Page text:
Global News

This article first appeared in Swissinfo on June 2, 2021.

The presidents of Peru, Honduras, Guatemala and Colombia reaffirmed on Wednesday at the UN their commitment against corruption and defended the measures they are taking in their countries to fight it, as well as the need for more international cooperation.

The four leaders were among the ten international leaders who spoke by video on the first day of a special session of the United Nations General Assembly dedicated to the fight against corruption, which is being held from today until Friday.

The meeting, promoted by Peru and Colombia, seeks to give a boost to measures against corruption and other illicit activities and to improve international cooperation in this area.

Peruvian President Francisco Sagasti was the first leader to speak and stressed that preventing and fighting corruption is “a global necessity and an ethical duty.”

Corruption has acquired a transnational character that affects democratic governance, distorts markets, debases society and diminishes trust in institutions; all of this hinders the sustainable development of all countries and the enjoyment of the human rights of citizens, and especially those of the poorest and most vulnerable“, he said.

Sagasti stressed that the fight against this scourge is a priority for Peru, but also warned that no country can fight corruption alone.

We are convinced that national initiatives are not enough. Rather, a renewed, concerted, cooperative and action-oriented multilateral response is required“, he said, highlighting the importance of a declaration to that effect adopted today by UN countries, pledging further anti-corruption measures.

The President of Guatemala, Alejandro Giammattei, assured that the fight against corruption has been a priority since he took office and outlined numerous measures undertaken by his government.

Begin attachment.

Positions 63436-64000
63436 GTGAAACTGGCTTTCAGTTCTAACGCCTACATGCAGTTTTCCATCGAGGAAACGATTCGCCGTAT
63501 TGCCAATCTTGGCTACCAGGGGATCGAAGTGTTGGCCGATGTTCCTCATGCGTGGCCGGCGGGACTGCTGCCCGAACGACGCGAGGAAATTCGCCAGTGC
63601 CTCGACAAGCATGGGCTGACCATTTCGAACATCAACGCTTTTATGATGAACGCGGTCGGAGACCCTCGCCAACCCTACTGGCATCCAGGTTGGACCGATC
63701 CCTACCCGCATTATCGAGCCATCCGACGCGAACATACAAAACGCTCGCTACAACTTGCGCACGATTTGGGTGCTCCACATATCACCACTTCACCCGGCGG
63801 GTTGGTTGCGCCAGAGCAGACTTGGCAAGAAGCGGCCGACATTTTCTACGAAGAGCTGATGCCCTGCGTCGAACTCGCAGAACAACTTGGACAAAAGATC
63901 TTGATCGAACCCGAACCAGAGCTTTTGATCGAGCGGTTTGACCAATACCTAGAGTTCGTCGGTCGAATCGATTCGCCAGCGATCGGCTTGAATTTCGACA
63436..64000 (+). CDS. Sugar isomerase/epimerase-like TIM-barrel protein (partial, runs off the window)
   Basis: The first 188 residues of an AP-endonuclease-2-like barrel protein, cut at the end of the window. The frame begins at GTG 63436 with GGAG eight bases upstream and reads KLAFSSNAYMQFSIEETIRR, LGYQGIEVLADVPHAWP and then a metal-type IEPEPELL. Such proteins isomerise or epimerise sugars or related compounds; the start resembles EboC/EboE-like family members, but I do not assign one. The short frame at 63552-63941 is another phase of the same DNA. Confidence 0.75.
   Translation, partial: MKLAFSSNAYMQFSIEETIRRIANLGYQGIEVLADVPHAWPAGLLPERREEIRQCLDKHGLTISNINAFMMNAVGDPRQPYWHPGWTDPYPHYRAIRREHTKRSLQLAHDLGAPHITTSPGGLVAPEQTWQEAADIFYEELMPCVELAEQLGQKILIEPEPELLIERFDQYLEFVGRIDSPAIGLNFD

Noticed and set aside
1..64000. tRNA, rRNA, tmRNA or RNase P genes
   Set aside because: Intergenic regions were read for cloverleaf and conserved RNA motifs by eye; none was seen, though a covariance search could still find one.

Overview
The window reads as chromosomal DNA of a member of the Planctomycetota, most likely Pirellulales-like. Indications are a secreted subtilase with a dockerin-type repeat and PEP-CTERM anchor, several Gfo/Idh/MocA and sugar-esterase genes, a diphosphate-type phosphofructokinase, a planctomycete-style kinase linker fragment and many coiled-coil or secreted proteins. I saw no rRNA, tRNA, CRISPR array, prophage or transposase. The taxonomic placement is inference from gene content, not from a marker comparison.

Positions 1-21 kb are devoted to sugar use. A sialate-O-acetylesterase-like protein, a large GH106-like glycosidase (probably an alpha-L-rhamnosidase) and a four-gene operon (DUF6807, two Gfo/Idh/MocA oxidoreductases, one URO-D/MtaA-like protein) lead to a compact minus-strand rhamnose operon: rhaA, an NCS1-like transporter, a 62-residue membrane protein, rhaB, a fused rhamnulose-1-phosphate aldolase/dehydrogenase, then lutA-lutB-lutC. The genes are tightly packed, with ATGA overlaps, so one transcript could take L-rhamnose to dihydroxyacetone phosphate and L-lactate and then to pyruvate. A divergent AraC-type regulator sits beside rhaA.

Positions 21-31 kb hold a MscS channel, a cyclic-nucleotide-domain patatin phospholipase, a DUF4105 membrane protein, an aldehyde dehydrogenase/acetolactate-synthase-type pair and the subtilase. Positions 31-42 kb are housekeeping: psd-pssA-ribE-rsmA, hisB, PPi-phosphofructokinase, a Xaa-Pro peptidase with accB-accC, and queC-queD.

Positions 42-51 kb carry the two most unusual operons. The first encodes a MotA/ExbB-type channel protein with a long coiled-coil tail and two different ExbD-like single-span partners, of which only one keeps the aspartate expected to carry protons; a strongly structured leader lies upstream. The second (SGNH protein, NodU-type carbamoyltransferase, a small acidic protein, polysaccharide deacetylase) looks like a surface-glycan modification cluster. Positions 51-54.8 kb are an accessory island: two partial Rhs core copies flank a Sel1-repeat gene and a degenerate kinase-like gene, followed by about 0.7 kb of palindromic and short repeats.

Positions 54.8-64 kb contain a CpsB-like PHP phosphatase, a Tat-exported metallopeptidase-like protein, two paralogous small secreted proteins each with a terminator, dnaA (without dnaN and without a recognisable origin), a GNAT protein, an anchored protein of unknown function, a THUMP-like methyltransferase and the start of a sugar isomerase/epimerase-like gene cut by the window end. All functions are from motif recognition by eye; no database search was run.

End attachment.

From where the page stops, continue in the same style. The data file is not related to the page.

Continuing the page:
“Guatemala has enormous challenges in relation to the fight against corruption, but we have all the will to build a transparent, democratic State, based on the rule of law”, he stressed.

Giammattei also stressed the importance of greater international cooperation in this area and took the opportunity to call for greater access to vaccines against covid-19 for developing countries.

Colombian leader, Iván Duque, assured that the fight against corruption is “a moral and ethical imperative” and one of the country’s domestic and foreign priorities.

“Drug trafficking, human and arms trafficking, among other crimes that we fight relentlessly, are at the same time food for corruption and fuel for the deterioration of the human fabric in all societies around the world,” he said.

Duque called on the international community to “redouble our efforts” and to use the declaration adopted today “as a compass that will allow us to navigate during the coming years.”

“Let us take advantage of the opportunity provided by this special session and take decisive action against the scourge that is corruption, which does so much damage worldwide”, he insisted.

For his part, the President of Honduras, Juan Orlando Hernández, also stressed his commitment against corruption and assured that this fight has even put his life in danger.

“Our government has taken decisions that no one wanted to take before, since it was in the middle of risking his life, proof of this is that at least four attempts of attacks against me have been documented”, said Hernández.

The Honduran president assured that the accusations in the United States that have linked him to drug trafficking are derived precisely from his commitment to combat these crimes and are the result of attempts by criminals to receive favorable treatment in that country.